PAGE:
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Have you ever noticed the snowpack on a car windshield after a snowfall? While the temperature is cold, the snow sticks to the surface and doesn’t slide off. After temperatures warm up a little, however, the snow will slide down the front of the windshield, often in small slabs. This is an avalanche on a miniature scale. On the other hand, a mountain avalanche in North America might release 300,000 cubic yards of snow. That’s the equivalent of 20 football fields filled 10 feet deep with snow. However, such large avalanches are often naturally released. They are primarily composed of flowing snow but given their power, they are also capable of carrying rocks, trees, and other forms of debris with them. In mountainous terrain avalanches are among the most serious objective hazards to life and property, with their destructive capability resulting from their potential to carry an enormous mass of snow rapidly over large distances.
Avalanches are classified based on their form and structure, also known as morphological characteristics. Some of the characteristics include the type of snow involved, the nature of what caused the structural failure, the sliding surface, the propagation mechanism of the failure, the trigger of the avalanche, the slope angle, direction, and elevation. All avalanches are rated by either their destructive potential or the mass they carry. Avalanches only occur when the stress on the snow exceeds the strength either within the snow itself or at the contact point where the snow pack meets the ground or the rock surface. An avalanche has three main parts: the starting zone, the avalanche track, and the runout zone. The starting zone is the most volatile area of a slope, where unstable snow can fracture from the surrounding snowcover and begin to slide. The avalanche track is the path or channel that an avalanche follows as it goes downhill. The runout zone is where the snow and debris finally come to a stop.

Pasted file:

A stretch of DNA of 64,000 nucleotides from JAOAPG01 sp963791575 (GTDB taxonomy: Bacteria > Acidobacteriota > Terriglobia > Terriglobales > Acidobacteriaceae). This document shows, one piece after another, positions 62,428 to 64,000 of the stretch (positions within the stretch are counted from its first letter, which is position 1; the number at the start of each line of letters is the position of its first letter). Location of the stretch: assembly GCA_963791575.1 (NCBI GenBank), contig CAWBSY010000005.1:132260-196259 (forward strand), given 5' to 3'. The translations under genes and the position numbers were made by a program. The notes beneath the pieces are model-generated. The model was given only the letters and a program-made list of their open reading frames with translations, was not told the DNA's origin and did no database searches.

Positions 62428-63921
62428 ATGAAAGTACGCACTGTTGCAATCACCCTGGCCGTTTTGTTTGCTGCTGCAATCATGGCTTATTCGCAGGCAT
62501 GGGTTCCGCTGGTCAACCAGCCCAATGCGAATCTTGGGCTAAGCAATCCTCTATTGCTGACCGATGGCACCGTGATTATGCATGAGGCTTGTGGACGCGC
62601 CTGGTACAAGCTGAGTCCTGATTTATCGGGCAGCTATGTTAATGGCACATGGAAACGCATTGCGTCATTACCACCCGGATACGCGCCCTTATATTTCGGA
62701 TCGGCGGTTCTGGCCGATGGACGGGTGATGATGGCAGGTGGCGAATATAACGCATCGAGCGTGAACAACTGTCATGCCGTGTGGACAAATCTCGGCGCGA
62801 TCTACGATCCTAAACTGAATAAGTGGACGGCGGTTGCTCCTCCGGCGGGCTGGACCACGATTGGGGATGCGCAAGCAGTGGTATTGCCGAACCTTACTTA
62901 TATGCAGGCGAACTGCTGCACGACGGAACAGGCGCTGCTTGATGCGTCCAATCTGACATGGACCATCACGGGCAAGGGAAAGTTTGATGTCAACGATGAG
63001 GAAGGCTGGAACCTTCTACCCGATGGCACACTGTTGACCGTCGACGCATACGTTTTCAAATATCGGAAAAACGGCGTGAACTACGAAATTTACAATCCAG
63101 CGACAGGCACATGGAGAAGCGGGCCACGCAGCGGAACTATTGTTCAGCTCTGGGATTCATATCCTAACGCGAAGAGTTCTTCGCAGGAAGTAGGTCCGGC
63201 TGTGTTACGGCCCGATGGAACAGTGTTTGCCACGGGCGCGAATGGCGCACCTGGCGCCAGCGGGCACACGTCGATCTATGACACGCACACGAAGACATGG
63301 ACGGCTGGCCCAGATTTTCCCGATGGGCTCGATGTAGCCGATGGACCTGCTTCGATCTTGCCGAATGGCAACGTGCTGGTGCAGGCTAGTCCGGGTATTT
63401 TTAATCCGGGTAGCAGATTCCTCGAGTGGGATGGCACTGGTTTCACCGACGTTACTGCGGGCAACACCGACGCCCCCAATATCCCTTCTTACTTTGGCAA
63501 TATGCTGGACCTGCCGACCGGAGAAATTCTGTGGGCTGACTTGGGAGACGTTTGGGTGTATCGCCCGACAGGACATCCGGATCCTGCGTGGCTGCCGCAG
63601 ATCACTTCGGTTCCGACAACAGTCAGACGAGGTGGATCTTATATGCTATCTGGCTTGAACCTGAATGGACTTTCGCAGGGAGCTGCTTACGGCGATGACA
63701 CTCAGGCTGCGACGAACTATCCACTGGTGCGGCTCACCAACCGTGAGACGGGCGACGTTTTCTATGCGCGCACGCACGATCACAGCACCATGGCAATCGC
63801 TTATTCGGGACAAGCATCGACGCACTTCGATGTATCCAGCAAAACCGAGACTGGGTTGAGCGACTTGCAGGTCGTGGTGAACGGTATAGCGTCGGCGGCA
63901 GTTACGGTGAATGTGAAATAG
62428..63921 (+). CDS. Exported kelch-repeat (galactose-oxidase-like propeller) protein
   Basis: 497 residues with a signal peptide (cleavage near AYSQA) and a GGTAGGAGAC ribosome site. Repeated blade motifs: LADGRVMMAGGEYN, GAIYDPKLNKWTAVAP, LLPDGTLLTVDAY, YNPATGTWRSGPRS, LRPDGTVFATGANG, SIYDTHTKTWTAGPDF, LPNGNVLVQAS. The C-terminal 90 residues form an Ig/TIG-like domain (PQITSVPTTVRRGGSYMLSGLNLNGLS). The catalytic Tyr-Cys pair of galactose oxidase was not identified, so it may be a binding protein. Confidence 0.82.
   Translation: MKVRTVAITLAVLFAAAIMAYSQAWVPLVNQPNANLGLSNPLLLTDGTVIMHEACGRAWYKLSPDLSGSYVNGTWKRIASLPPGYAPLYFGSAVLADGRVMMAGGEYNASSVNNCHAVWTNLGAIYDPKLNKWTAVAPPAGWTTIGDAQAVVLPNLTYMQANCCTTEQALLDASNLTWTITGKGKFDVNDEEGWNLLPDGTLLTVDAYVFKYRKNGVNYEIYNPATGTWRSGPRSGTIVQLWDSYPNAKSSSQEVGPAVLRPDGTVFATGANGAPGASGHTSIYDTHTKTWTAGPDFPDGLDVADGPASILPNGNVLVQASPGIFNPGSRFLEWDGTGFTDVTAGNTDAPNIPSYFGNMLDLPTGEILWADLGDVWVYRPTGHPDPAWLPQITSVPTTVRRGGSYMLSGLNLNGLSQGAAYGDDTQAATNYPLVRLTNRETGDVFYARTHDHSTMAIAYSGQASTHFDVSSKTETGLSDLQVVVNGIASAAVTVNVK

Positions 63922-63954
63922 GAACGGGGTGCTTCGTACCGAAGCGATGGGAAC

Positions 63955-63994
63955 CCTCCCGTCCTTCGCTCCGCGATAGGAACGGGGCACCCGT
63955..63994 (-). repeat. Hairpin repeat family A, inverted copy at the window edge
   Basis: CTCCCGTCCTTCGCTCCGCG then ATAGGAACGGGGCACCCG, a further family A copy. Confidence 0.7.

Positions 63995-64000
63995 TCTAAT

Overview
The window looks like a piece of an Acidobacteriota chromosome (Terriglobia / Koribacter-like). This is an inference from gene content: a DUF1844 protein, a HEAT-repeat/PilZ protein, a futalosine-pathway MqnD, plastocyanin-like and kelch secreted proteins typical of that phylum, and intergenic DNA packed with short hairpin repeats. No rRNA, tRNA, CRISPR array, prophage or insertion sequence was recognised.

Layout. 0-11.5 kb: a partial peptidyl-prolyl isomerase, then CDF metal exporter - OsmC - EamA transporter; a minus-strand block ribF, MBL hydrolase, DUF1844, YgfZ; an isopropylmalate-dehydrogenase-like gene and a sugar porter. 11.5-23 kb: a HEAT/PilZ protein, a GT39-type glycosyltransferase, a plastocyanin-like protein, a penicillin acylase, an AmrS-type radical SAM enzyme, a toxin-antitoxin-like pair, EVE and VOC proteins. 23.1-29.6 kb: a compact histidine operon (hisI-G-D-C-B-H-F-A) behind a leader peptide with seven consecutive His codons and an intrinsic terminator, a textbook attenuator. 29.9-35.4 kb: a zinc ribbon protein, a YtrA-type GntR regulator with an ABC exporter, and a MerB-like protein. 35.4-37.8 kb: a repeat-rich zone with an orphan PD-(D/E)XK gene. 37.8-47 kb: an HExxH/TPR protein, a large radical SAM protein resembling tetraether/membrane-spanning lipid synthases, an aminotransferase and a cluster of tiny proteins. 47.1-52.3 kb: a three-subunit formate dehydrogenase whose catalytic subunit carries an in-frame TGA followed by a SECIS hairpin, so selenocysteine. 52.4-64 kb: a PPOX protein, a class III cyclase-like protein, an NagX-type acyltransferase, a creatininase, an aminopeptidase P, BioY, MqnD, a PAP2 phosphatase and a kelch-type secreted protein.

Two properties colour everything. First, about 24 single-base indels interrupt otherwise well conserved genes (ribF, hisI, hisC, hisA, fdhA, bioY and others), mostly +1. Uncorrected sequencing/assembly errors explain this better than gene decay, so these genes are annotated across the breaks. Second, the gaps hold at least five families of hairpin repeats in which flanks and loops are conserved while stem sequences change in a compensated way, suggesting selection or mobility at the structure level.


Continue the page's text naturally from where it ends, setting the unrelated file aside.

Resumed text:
Several factors may affect the likelihood of an avalanche, including weather, temperature, slope steepness, slope orientation (whether the slope is facing north or south), wind direction, terrain, vegetation, and general snowpack conditions. However, weather remains the most likely factor in triggering an avalanche. During the day, as temperatures increase in a mountainous region, the likelihood of an avalanche increases. Although avalanches can occur on any slope given the right conditions, in North America certain times of the year and certain locations are naturally more dangerous than others. Wintertime, particularly from December to April, is when most avalanches will occur with the highest number of fatalities occurs in January, February and March, when the snowfall amounts are highest in most mountain areas. In the United States, 514 avalanche fatalities have been reported in 15 states from 1950 to 1997. In the 2002–2003 season there were 54 recorded incidents in North America involving 151 people.
We’ve also recorded an episode of Astronomy Cast all about planet Earth. Listen here, Episode 51: Earth.